- "Mail Bomb Defused 17 Minutes Before Set to Explode, French Official Says". Fox Broadcasting Company. November 4, 2010. Retrieved November 4, 2010.[dead link]
- CNN Wire Staff (November 4, 2010). "Source: Syringes surface in Yemen terror inquiry". CNN. Retrieved November 5, 2010.
- Grifffiths, Richard T. (October 29, 2010). "Intercepted device likely a cell phone, photo analysis shows". CNN. Retrieved November 4, 2010.}.
- Matt Apuzzo and Eileen Sullivan (November 3, 2010). "Officials suspect Sept. dry run for bomb plot". The Washington Post. Retrieved November 2, 2010.
- Rayner, Gordon; Gardham, Duncan (October 31, 2010). "Cargo plane bomb plot: al-Qaeda terrorists 'threatened another Lockerbie'". Telegraph (London). Retrieved November 1, 2010.
- Bennett, Brian (November 2, 2010). "TSA to overhaul screening methods after bomb attack". Los Angeles Times. Archived from the original on November 6, 2010. Retrieved April 6, 2014.
- Sullivan, Eileen S.; Apuzzo, Matt (November 3, 2010). "Plotters didn't know where mail bombs would go off". The Record. Archived from the original on February 4, 2014. Retrieved April 5, 2014.
- Williams, David (November 3, 2010). "US found Al Qaeda ink bomb dry run in September". Daily Mail (London). Retrieved November 3, 2010.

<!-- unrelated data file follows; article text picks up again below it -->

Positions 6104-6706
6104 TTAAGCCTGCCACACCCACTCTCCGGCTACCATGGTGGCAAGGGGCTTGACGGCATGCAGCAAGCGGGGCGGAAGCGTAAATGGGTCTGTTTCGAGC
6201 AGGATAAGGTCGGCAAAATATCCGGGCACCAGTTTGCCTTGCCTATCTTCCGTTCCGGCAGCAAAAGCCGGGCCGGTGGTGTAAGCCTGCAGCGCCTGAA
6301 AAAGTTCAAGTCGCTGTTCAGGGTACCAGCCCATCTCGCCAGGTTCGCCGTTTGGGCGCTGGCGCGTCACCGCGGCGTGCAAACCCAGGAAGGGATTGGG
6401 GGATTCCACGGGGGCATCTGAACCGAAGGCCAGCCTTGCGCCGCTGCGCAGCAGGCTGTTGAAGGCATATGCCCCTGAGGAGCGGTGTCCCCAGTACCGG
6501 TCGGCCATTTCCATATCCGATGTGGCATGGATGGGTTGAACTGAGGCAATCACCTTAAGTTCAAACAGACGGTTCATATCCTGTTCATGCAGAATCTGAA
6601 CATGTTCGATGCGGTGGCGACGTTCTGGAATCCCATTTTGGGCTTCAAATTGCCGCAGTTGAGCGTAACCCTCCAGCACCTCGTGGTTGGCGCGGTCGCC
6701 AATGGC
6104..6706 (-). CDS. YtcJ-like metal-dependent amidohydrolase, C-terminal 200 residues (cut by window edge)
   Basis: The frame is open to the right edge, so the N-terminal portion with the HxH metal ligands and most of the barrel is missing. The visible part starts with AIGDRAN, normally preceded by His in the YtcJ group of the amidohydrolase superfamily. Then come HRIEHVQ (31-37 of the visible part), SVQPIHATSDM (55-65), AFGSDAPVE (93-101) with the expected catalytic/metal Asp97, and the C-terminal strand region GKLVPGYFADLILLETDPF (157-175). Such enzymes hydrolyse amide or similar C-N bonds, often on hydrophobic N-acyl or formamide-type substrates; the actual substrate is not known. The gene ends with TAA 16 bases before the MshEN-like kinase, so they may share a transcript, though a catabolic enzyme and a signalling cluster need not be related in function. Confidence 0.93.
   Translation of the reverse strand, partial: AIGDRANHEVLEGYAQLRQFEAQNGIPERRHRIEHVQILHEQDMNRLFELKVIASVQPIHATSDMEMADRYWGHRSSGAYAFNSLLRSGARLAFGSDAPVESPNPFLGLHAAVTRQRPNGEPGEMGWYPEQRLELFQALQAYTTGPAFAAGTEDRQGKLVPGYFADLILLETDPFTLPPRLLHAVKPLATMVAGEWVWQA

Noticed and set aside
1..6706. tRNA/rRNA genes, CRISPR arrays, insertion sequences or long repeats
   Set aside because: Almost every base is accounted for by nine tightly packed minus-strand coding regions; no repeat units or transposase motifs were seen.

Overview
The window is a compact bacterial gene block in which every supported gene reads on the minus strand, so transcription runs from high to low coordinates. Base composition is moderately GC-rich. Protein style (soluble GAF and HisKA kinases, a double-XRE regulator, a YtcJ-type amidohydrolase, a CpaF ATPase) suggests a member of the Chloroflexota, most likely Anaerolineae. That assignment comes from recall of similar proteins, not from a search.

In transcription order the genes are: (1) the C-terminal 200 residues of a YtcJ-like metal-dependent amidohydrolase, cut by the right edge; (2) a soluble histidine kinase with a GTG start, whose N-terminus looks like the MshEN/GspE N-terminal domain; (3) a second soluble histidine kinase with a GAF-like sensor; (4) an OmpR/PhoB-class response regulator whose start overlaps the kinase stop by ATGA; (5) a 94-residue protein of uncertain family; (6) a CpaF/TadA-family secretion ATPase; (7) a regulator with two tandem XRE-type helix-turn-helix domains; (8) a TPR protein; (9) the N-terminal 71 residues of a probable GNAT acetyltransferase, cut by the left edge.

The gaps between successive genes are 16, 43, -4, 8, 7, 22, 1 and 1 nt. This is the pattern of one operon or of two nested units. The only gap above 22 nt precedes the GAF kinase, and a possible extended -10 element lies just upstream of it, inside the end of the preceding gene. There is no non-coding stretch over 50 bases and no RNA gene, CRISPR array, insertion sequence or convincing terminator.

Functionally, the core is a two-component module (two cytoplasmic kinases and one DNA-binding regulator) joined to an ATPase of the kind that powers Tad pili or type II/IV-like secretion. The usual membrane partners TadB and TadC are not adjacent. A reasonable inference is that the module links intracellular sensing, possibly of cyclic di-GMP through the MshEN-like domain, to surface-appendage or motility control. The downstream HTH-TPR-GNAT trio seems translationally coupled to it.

- "Al-Qaida claims responsibility for cargo bombs". MSNBC. November 5, 2010. Retrieved November 5, 2010.
- Entous, Adam (November 5, 2010). "Yemeni al Qaeda Claims Package Bomb Attempts". The Wall Street Journal. Retrieved November 5, 2010.
- "Yemeni Al Qaeda Group Claims Responsibility for Failed Mail Bomb Plot on US Cargo Planes". Fox News. Associated Press. November 5, 2010. Retrieved November 5, 2010.
- "UAE to review bomb blast claim in UPS jet crash". Al Arabiya. November 6, 2010. Retrieved November 7, 2010.
- CNN Wire Staff (November 10, 2010). "Scotland Yard: Cartridge bomb might have exploded over Eastern U.S.". CNN. Retrieved November 11, 2010.
- "Al-Qaida Magazine Details Parcel Bomb Attempt". All Things Considered. NPR. November 22, 2010. Retrieved November 27, 2010.
- Shane, Scott (November 20, 2010). "Qaeda Branch Aimed for Broad Damage at Low Cost". The New York Times.
- Dodd, Vikram (October 29, 2010). "Yemen bomb scare 'mastermind' lived in London". The Guardian. Retrieved October 31, 2010.
- Worth, Robert (October 29, 2010). "Yemen Emerges as Base for Qaeda Attacks on U.S.". The New York Times. Retrieved October 31, 2010.